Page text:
IEPs loom large in the lives of parents of kids with special needs. From birth to age 21, those individualized educational plans shape a child’s schooling, therapy, and care plans. But what happens after age 21? How can parents prepare ahead of time so they know where to find resources and support?
One fine resource is Maria Mazzoni’s website www.LifeAfterIEPs.com. It is loaded with resources for parents of teens with special needs to prepare them for, well, life after IEPs. It is an amazing site, rich with resources, well-organized, and hopeful. I love hopeful. You can sign up for a free weekly newsletter to receive tips about IEPs and transition planning.
Parent Survey Results
In July, Mazzoni compiled the results of a parent survey she conducted about what parents see as their greatest needs after IEPs. She asked for feedback about the following topics:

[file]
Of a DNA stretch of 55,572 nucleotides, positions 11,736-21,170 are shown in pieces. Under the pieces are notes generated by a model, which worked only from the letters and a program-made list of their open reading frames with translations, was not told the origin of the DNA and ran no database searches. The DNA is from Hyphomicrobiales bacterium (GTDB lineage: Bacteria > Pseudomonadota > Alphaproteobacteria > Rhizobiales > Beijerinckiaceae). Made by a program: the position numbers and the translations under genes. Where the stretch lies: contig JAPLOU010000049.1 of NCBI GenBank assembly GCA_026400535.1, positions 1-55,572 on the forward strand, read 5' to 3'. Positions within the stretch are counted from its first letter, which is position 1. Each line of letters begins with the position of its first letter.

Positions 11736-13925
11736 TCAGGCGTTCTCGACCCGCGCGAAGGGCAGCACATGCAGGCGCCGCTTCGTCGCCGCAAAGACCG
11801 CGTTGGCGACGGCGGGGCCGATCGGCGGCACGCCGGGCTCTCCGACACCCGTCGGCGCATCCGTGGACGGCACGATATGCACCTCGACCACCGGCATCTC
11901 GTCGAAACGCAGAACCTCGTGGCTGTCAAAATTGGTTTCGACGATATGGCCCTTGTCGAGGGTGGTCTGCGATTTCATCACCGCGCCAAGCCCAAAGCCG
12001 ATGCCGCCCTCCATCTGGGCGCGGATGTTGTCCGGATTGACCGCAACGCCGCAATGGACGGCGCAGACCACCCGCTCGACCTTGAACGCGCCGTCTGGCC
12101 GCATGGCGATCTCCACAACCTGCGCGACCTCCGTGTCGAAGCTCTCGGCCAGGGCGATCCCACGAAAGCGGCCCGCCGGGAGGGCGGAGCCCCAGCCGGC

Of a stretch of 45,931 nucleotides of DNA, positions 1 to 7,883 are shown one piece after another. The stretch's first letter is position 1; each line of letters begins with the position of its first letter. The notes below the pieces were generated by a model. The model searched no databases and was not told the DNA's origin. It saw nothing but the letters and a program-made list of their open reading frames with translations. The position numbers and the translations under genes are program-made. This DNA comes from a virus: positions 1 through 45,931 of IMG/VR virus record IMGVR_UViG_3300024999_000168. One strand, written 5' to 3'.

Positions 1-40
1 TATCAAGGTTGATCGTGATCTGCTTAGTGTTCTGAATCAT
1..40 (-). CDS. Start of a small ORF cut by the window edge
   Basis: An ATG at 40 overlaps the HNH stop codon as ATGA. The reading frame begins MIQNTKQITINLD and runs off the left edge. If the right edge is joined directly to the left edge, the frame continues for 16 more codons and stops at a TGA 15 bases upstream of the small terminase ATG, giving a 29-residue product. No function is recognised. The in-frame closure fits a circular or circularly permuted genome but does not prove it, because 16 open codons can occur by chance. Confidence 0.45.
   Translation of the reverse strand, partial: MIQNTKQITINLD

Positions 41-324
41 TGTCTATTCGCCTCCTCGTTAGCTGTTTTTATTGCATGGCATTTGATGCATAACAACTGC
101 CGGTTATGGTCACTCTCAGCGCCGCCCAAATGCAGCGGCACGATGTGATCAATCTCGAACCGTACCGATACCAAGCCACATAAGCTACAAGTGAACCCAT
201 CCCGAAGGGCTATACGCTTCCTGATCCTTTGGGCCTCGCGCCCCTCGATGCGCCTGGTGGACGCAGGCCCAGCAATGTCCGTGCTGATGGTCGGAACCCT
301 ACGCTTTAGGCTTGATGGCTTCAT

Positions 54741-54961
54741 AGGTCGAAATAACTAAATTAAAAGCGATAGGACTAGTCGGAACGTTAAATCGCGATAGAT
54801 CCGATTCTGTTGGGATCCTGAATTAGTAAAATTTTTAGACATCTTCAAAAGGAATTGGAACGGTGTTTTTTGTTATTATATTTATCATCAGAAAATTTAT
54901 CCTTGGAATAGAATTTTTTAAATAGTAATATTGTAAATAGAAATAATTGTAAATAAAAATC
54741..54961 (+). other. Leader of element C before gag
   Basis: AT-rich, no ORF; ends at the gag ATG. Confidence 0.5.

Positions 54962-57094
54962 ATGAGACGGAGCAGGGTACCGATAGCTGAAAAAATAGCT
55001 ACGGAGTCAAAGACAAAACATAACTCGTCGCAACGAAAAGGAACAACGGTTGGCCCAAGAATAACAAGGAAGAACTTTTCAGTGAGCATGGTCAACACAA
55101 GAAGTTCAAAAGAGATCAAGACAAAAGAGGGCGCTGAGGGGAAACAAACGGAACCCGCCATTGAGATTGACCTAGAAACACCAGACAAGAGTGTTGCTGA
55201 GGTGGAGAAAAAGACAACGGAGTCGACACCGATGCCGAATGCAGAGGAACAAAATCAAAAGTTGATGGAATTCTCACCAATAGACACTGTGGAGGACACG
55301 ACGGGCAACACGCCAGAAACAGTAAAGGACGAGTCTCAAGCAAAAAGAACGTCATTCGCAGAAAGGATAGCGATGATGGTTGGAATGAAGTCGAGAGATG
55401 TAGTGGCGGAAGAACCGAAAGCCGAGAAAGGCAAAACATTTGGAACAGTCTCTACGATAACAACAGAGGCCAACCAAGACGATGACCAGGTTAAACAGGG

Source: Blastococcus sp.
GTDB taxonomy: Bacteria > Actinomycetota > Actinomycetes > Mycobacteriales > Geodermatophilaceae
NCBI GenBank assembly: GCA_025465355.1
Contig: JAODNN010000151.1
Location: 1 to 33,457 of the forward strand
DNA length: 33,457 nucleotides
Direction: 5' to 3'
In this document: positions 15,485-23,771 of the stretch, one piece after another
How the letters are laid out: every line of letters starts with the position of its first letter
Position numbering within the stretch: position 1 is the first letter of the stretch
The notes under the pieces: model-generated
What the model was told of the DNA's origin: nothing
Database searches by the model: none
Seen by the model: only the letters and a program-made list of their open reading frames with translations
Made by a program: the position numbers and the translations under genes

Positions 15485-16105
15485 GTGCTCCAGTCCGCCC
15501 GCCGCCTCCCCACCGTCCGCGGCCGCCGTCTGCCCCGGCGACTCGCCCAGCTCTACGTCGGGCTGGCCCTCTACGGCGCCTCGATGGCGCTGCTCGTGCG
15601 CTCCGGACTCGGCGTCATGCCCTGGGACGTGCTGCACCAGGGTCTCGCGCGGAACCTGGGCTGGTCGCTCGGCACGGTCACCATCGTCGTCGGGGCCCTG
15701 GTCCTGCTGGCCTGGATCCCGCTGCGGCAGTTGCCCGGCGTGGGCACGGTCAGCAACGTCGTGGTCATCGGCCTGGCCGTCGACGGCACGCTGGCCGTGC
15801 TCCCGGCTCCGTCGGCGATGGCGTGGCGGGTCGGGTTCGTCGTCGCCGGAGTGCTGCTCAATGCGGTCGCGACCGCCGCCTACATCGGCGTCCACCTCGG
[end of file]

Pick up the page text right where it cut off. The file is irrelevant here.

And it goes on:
- Transition Assessment
- Goals and Transition Activities in IEP
- Financial Issues
- Career and Employment Planning
- Planning for Postsecondary Education or Training
- Guardianship and Legal Issues
- Navigating Adult Agencies
- Developing a Support Network
- Social and Recreation
And the results looked like this:
Read About the Life After IEPs Survey
The above list and the graph barely touch the surface of the information Mazzoni shared in her July 4 post, Parent Survey Results Are In! The number of links and survey analysis included in the post is astonishing, so be sure to stop by and give it a read. Also, she plans to blog further about each item in the survey, so check back often to see what she has to say. (When this DifferentDream.com post was written, the first post in the series You want to grow your personal networks had already gone up.)
What Resources for Adult Children Do You Know About?
The majority of Different Dream readers have younger children. But some of you, including guest blogger Kathy Guzzo, are parenting adults with a variety of special needs. What resources does your child tap into? What advice do you have for parents who are initiating the transition process for their teens? Leave a comment to share your wisdom.